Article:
$100K in fines and counting
HILO — County Councilman Aaron Chung has drafted a bill that would allow a farmers market to be set up temporarily at Mooheau Park in downtown Hilo across from Hilo Farmers Market.
Chung, who represents the downtown Hilo district, told the Tribune-Herald he hopes to fast-track the measure through the council.
Keith De La Cruz, owner-manager of the popular open-air market, is being fined $4,000 a day by the Department of Public Works Building Division for alleged noncompliance with county building, zoning and fire codes.
“I want to make it clear, we’re not looking to replace the farmers market,” Chung said. “The county shouldn’t be in the business of running a farmers market and we’re not trying to get into the farmers market business. We just want Mr. De La Cruz to hurry up and comply with the code. We just want to provide a vital feature to our downtown Hilo community while he’s doing what he needs to do.”
Barett Otani, Public Works spokesman, said the county started assessing the fines March 19 upon the return receipt of certified mail notification to De La Cruz — $1,000 per day of continued noncompliance for each of four tax-map-key land parcels the market occupies. As of Thursday, fine assessments reached $100,000.
The market closed down for a day on March 25 to take down a tarp and some wiring the county said didn’t meet fire codes. The previous day, De La Cruz informed vendors they would have to buy their own 10-foot-by-10-foot pop-up tents to erect and remove daily for their businesses.
Despite inclement weather for much of the day, the market was a hub of activity last Wednesday. Merchants’ tents continued to abut the sidewalk along Mamo Street, in violation of a code requiring 10-foot setbacks, and brushed against the wall of Reuben’s Mexican Food, another code violation.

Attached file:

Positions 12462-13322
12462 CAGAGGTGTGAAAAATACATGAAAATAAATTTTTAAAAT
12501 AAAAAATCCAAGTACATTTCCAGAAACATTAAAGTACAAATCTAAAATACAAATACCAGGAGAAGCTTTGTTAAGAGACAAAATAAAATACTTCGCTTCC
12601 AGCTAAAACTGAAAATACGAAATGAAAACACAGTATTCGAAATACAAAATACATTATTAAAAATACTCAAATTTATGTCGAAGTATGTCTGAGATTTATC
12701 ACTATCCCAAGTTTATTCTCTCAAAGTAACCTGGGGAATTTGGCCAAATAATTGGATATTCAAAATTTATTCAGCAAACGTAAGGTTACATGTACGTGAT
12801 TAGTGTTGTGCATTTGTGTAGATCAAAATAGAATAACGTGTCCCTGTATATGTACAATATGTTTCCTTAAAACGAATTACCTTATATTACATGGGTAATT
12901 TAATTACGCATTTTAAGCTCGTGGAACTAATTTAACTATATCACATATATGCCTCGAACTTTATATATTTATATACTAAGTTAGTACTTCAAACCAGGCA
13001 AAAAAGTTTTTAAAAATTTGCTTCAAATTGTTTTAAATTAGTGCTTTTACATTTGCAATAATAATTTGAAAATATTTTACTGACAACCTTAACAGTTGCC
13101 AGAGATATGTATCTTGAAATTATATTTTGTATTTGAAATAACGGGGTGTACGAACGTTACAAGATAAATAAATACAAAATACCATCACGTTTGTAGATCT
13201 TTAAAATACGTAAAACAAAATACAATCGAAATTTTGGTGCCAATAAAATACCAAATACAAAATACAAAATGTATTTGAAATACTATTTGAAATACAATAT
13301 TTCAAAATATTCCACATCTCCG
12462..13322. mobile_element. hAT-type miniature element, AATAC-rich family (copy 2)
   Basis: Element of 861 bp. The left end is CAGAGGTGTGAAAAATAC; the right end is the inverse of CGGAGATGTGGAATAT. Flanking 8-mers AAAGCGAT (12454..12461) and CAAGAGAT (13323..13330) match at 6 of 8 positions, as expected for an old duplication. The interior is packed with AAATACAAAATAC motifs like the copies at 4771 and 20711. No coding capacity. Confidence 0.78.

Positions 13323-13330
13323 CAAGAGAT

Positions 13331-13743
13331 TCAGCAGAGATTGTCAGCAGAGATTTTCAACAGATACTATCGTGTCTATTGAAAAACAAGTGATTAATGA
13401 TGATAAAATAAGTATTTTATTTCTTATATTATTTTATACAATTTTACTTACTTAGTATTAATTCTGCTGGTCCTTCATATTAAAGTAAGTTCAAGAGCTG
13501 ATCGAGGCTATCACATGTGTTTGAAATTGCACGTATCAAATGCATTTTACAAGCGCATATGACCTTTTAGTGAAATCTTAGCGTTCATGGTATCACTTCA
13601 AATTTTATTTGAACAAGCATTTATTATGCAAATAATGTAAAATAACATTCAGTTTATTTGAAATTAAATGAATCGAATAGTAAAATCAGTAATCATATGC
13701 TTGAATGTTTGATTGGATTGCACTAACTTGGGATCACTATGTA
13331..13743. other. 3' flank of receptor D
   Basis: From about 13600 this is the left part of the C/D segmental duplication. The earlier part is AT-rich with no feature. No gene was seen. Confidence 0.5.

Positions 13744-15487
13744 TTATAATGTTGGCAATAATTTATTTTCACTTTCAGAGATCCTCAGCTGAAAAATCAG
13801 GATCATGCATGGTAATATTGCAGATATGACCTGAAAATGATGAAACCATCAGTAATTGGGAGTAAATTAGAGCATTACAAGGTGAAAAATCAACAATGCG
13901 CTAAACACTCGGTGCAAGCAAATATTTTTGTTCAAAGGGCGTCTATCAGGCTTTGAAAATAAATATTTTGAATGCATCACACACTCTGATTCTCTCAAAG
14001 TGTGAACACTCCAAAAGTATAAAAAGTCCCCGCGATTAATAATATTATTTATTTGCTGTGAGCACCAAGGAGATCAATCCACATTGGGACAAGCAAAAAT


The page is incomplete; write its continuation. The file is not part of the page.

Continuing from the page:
“We’re monitoring compliance on a daily basis,” said Roy Takemoto, an executive assistant to Mayor Harry Kim. “An inspector is there every day, taking pictures. But we, together with Councilman Aaron Chung, we’re trying to figure out the feasibility of setting up temporarily — while Keith is getting his permits together — at the Mooheau Park.
Chung said he was invited to a meeting scheduled for this week on the topic, but hadn’t decided if he would attend. He added enforcement of county codes is up to the administration and he “cannot, in good conscience, try to suggest to the administration that they don’t follow the law.”
Takemoto emphasized the county administration has been “trying to work with (De La Cruz) for one year.”
“Closing the market was absolutely the last resort. Because we couldn’t get his attention, we had to take this action,” he said. Takemoto said De La Cruz’s application for a 180-day temporary permit “was submitted but rejected.”
“It didn’t meet the requirements,” he said. “I think he’s working with his architect to get that re-submittal prepared.”
De La Cruz said Thursday he and his architect are “processing our permits as best as we can right now.”
Customers weave through the aisles of the Hilo Farmers Market on Wednesday in downtown Hilo.